Rep. Gerry Connolly, D-Va., said, “To simply have two classifications, euphemistically called essential and nonessential, is unhelpful and very demoralizing. There seems to be at the 26 major agencies, 26 different approaches to who’s essential and who’s not.”
Connolly lamented that agencies such as the National Park Service lost most of their employees during the shutdown, and that furloughs hit NASA scientists working on the Mars Rover program and Treasury officials working on sanctions against Iran. “For a crowd that says we ought to run government more like a business,” he said, referring to Republicans in Congress, “what business would trash its workforce, announce it was shutting down operations indefinitely and threaten not to pay its bills? Who would do that and stay in business?”
The remedy for the federal workforce, Connolly said, is for the Office of Personnel Management, which dovetailed with OMB in distributing shutdown information, “to go back to the drawing board and maybe establish categories of exempt personnel and certain grades of it, so that people can, in an orderly way, know what their status is.”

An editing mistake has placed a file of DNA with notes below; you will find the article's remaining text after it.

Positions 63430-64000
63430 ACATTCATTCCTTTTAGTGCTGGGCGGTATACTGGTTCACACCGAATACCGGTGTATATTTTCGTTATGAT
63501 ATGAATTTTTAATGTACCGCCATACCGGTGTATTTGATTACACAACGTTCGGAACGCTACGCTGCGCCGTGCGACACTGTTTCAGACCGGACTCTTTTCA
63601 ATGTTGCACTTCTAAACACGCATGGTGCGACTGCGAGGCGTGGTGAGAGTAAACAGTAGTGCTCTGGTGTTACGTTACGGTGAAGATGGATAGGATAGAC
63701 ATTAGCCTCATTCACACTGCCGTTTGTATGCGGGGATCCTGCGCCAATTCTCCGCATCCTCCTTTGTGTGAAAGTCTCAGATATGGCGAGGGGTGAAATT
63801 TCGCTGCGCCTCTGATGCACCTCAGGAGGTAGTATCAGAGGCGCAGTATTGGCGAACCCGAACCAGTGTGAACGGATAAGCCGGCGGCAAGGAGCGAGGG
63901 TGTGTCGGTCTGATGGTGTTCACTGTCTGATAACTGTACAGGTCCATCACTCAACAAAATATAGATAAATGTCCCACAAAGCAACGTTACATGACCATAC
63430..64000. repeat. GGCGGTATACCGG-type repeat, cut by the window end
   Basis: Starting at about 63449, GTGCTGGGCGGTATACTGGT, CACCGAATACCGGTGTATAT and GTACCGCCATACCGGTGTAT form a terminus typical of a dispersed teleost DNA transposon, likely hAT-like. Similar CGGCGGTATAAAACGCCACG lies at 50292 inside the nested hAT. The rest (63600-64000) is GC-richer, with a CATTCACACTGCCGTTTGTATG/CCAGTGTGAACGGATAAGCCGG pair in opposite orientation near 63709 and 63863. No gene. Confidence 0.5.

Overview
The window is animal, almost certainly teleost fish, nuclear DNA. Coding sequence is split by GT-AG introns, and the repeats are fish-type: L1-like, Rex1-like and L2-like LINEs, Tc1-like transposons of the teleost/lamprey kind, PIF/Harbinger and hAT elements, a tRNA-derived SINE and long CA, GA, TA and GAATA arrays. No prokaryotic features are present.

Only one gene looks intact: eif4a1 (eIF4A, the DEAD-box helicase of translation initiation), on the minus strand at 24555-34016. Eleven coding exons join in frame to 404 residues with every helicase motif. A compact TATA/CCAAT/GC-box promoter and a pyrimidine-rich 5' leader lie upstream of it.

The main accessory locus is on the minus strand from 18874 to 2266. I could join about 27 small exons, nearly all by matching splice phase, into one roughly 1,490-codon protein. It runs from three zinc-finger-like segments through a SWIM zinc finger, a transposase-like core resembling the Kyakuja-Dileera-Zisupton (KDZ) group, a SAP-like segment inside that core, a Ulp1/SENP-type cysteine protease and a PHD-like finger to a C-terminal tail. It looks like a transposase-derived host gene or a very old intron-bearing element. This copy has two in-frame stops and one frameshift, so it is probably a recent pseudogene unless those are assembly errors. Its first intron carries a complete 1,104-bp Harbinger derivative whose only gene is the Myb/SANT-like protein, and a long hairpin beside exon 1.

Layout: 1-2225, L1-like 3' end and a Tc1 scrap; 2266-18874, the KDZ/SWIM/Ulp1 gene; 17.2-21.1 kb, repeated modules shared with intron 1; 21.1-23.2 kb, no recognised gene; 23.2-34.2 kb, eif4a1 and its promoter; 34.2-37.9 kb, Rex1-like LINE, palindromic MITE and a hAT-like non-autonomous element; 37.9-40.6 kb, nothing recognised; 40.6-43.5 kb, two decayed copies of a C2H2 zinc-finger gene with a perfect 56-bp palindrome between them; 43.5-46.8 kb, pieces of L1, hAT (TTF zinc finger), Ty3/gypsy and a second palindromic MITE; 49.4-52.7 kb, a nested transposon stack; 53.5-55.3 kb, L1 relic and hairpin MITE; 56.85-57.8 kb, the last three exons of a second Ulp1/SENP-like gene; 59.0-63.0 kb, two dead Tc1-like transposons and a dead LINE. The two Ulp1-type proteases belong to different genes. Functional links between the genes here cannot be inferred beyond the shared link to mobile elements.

But his fellow suburban Virginia Democratic colleague, Rep. Jim Moran, said agency program managers “need that flexibility that can’t be provided through legislation, and is even difficult to address regulatorily. Managers have to make that decision on their own.”
Moran, who was critical of the chaos during the 1995-96 shutdown, added that he harbors “a great deal of resentment toward people who forced the federal workforce into that position of requiring program managers to make those decisions between who is essential and nonessential. The reason I feel so strongly [is that] I know what happens in too many homes, [is that the shutdown is] an intangible but important thing that affects the status and morale and dignity of the family’s provider, to whom the children and spouse look up to not only because they provide food and a roof over their heads, but because they perform important work that the family is proud of.”